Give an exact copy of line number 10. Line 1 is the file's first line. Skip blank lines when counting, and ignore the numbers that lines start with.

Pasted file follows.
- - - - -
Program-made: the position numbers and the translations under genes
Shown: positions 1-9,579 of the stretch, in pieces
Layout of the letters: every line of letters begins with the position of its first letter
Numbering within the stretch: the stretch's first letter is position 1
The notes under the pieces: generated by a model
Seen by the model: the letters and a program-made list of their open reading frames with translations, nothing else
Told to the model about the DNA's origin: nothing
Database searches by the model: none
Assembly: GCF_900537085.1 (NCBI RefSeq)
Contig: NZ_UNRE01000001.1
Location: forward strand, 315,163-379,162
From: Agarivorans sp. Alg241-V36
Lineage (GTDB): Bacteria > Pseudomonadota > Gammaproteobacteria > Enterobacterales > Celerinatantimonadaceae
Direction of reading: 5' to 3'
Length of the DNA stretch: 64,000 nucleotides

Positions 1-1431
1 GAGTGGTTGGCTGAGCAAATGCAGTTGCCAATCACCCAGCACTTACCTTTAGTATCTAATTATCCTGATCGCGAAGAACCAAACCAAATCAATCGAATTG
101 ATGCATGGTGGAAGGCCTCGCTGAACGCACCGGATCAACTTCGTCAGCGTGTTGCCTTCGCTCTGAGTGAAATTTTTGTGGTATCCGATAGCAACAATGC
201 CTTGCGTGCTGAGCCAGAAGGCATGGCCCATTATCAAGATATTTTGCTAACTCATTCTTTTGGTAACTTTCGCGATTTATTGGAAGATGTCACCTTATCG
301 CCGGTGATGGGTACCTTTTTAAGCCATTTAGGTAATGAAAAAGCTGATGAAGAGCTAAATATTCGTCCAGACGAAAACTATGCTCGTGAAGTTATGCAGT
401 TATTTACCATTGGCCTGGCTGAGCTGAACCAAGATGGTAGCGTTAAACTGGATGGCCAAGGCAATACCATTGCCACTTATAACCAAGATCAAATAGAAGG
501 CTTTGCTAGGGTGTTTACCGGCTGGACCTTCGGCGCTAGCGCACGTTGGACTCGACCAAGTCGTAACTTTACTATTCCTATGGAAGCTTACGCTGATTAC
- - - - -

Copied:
Contig: NZ_UNRE01000001.1